In a post-Sept. 11 initiative to boost security, the US Department of Defence is quietly considering a proposal to ban foreign IT workers from taking part in unclassified but sensitive IT projects throughout the military.
The draft policy, which the Pentagon hasn't yet released, could be approved in 60 to 90 days, according to DOD sources.
Harris Miller, president of the Arlington, Va.-based Information Technology Association of America, a trade association representing more than 500 companies, sent a letter (.pdf format) on March 18 to the Pentagon's senior acquisition and technology official urging a full public review and discussion of a policy he referred to as "xenophobic."
"The implications could be substantial," wrote Miller in his letter to Edward Aldridge, the DOD's undersecretary for acquisition, technology and logistics. "America's defense readiness depends on having ready access to the best available technology and technical skill sets. Precipitous action here could make it much more difficult and expensive for the military services to acquire the requisite IT services."
The Pentagon hadn't replied to Miller by press time.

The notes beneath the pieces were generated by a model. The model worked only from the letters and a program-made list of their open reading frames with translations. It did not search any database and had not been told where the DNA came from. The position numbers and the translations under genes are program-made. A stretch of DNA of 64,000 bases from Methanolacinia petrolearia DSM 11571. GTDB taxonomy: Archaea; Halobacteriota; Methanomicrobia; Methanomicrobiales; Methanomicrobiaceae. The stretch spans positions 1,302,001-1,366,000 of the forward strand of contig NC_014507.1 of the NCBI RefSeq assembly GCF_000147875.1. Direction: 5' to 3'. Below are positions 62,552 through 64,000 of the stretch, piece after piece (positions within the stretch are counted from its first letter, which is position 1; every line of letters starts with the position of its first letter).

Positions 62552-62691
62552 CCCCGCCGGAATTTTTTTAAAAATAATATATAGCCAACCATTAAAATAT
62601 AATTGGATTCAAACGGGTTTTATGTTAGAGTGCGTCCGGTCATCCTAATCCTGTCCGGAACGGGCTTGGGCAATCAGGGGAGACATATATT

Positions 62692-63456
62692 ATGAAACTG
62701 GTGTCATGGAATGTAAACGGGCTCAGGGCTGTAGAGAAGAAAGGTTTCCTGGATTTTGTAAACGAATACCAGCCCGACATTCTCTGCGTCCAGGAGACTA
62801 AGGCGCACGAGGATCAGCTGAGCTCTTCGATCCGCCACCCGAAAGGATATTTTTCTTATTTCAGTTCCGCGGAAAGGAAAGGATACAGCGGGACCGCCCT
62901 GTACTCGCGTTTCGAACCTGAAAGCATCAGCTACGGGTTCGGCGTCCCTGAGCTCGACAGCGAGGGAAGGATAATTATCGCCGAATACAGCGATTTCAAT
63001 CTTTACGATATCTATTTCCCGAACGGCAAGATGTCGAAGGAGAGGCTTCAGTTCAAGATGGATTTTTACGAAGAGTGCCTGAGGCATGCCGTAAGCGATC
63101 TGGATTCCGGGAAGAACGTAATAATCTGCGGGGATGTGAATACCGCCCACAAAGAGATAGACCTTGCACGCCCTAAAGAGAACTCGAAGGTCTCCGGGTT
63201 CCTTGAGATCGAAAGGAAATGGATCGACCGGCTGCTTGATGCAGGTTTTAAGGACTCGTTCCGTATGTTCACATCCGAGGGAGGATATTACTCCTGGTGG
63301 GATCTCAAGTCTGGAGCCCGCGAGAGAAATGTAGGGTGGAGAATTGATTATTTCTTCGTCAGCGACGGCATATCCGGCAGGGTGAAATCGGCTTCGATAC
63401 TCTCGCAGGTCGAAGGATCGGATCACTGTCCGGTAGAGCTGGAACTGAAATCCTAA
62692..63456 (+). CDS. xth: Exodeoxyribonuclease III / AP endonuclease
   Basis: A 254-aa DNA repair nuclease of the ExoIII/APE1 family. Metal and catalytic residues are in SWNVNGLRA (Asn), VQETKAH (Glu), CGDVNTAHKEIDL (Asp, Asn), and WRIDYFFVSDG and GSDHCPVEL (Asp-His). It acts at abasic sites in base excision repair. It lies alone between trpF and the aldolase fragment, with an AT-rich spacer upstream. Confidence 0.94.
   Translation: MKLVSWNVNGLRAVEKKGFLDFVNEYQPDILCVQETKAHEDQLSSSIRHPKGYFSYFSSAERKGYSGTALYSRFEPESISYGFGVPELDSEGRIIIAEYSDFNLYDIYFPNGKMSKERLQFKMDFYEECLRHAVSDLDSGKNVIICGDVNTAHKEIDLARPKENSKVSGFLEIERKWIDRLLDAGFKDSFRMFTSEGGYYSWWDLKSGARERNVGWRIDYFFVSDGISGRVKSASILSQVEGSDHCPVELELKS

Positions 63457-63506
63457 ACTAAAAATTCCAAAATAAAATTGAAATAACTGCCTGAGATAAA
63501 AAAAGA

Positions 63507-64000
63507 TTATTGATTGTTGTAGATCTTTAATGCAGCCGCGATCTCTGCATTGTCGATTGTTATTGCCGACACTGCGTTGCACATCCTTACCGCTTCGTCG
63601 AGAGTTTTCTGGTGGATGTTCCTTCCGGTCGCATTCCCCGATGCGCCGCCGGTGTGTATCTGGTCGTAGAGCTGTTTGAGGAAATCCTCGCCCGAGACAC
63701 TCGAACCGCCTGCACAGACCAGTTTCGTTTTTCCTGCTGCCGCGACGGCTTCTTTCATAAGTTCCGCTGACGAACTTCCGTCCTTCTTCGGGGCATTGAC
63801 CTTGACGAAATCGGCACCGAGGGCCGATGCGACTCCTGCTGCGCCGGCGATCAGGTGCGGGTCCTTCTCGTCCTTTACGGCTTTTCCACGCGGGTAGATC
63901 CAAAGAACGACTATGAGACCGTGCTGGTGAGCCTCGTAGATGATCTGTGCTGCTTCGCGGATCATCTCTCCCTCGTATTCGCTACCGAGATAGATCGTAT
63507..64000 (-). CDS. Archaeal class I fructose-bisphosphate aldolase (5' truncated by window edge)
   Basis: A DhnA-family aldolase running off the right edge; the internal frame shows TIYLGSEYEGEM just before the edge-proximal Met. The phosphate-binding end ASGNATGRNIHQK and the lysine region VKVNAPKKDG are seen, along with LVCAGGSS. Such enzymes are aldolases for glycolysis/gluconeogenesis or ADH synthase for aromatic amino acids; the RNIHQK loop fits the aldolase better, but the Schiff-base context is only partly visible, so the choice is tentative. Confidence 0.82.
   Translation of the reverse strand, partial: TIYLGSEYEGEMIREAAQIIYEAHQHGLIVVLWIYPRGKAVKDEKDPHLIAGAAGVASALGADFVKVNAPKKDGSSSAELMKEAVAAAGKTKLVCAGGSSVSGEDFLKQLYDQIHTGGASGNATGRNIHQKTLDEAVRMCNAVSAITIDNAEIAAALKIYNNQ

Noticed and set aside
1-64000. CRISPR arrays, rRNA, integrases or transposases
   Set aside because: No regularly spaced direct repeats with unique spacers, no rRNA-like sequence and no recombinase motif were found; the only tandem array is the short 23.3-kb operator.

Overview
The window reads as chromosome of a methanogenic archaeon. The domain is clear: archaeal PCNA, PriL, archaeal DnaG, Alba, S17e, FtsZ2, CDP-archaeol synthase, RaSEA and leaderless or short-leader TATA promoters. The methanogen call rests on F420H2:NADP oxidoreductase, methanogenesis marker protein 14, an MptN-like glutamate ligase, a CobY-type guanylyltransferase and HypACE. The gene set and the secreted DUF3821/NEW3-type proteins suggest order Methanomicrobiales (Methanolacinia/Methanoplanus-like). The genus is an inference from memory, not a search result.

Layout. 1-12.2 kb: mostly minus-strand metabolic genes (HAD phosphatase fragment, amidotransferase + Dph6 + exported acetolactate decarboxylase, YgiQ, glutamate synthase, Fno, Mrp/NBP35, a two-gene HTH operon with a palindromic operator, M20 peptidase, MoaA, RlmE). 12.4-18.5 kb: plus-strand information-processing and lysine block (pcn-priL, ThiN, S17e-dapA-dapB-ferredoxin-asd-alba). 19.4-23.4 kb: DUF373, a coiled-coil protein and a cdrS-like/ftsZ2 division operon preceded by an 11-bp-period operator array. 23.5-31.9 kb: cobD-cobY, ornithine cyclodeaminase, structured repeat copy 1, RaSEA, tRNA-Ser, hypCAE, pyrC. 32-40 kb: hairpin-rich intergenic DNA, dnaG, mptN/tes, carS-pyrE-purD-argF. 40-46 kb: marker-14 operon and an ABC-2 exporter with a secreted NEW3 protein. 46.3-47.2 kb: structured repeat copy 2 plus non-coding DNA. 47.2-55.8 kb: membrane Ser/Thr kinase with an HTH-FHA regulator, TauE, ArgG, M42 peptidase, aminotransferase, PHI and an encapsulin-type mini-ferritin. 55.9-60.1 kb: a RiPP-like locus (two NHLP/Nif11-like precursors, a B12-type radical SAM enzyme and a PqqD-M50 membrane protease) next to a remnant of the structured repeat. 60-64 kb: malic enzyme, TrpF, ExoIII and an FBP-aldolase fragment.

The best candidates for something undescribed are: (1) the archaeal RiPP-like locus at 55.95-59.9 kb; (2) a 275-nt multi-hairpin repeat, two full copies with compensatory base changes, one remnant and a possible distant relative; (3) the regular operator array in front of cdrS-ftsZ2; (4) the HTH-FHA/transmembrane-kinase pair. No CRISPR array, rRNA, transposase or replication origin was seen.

The potential change in DOD policy comes at a time when the pool of U.S. citizens with IT skills is shrinking rapidly and many companies are off-setting higher salaries demanded by U.S. workers with overseas talent.
"When you look at the normal pool of available IT people, we have a big problem," said Anthony Valetta, former acting assistant secretary of defense and currently a vice president at SRA International Inc., a defense contractor in Fairfax, Va.
'A Bigger Problem'
"Those people are not your average American kids anymore," said Valetta. "If this happens beyond the DOD, we have a bigger problem on our hands."
That's exactly what some business executives, like Vince Coll, president of iConcepts Inc., an IT outsourcing firm in Lansdale, Pa., fear most. A governmentwide ban on noncitizens would significantly drive up the costs for many companies that now do a lot of software development offshore, he said.
"The whole industry would be severely damaged, as would the government," said Coll, whose company lost a bid to be a subcontractor to a major defense firm because iConcepts software code was written in Bulgaria.
Chip Mather, a defense acquisition analyst at Acquisition Solutions Inc. in Chantilly, Va., said such a policy would be almost impossible to impose due to the makeup of the current IT labor pool and the fact that a lot of software development and related tasks are done overseas and not in DOD facilities. "I'd be more concerned about the coders than I would be about the people on-site," said Mather. However, he added, "there's no direct correlation between citizenship and a person's desire not to commit espionage."
Miller reiterated that message in his letter to the Pentagon. "Public policy must be based on real-world actions and tangible threats - not supposition and innuendo," he wrote. "During the 1990s, [U.S.] citizens perpetrated several of the most damaging intelligence leaks in U.S. history."